Citrus industry predicts another year of growth
Share this article:
THE CITRUS industry is set to break previous export records with an estimated 158.7 million cartons for the year 2021.
The Citrus Growers Association of Southern Africa (CGA) this week said that the estimate represented a third consecutive season of record export volumes, with 130m cartons exported in 2019 and 146m last year.
The CGA said this year’s projection indicated a 22 percent growth in just two years.
CGA chief executive Justin Chadwick said the figures indicated phenomenal growth in the industry and the economy. “To maximise the potential of the citrus industry as a South African export, we are going to need government and other stakeholders to play their part,” Chadwick said.
“For example, we will be relying heavily on the efficiency of our ports to successfully ship the additional 13million cartons estimated for this year alone.”
South Africa supplies citrus to Spain and other European countries.
Absa Agribusiness senior economist Dr Marlene Louw said the promising prospects pointed to another year in which the citrus industry, and the whole agricultural sector, would play a pivotal role in stimulating economic growth, while also contributing to job creation and poverty alleviation.
“In 2020, the agriculture sector supported economic growth when other industries were battling,” Louw said. “The CGA is to be commended for the pivotal role it played in ensuring that the industry operated effectively and roughly R26.6 billion of citrus was exported last year, which was a record when the hard lockdown in 2020 coincided with our citrus exporting season.”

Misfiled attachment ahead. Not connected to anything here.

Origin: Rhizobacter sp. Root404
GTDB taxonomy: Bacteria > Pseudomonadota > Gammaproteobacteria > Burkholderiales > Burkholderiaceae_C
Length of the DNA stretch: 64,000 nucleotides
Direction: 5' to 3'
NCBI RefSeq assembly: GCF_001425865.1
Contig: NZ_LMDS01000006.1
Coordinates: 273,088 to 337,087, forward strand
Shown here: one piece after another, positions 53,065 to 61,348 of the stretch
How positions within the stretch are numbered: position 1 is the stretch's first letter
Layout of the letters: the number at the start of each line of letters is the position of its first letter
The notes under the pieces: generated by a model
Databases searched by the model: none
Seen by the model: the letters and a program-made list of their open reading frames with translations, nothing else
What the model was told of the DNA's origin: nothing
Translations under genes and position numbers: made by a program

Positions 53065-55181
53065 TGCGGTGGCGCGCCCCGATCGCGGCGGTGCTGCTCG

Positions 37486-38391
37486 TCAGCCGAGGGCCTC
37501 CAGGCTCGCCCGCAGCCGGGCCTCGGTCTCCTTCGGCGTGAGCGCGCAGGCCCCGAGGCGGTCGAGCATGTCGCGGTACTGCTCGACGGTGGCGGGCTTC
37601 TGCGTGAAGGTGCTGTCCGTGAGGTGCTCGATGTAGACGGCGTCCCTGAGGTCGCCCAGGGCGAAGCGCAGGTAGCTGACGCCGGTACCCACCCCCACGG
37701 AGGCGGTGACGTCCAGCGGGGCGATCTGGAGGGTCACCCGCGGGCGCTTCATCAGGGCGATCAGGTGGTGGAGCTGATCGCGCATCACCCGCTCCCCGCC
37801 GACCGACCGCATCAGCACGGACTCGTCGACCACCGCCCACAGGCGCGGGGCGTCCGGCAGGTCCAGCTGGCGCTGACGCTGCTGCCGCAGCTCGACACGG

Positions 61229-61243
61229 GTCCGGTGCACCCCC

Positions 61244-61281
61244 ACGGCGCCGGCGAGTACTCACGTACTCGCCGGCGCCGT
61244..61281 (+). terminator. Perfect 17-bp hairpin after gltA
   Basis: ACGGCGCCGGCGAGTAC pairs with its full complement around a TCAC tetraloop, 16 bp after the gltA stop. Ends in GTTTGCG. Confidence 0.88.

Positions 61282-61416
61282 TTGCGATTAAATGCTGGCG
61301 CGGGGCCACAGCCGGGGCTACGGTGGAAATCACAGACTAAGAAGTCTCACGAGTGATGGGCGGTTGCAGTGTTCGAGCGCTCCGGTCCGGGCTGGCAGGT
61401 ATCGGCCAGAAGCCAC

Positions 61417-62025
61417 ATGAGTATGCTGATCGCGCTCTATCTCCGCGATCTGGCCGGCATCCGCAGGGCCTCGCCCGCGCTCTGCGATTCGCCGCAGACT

The CGA said growth projections for soft citrus, lemons and Valencia oranges alone would fetch an additional R6.8bn in foreign exchange earnings and the creation of 22 250 sustainable jobs over the next three years.
FNB Agribusiness senior economist Paul Makube said the citrus industry had become a significant earner of export revenue in the agriculture space.
“The increased demand for the South African fruit attracted more investment in terms of planted area, improved cultivars, access to water resources, undercover operations (nets) that improve pack-out volumes, as well as establishing good strategic relationships with agents, exporters and buyers,” said Makube.
The industry estimates that South
Africa’s citrus output would increase 76 percent in 2030 and more export markets would be needed.
Wandile Sihlobo said the citrus industry was an example of what the sector aspired to see across various agricultural subsectors, particularly within the horticulture space (fruits and vegetables), which were labour intensive.
“Expansion in area plantings is essential for job creation and vibrancy in rural South Africa. Notably, South Africa should need to intensify efforts on export markets; there is so much volume coming out of the fields and more to come in the next few years,” said Sihlobo.
BUSINESS REPORT ONLINE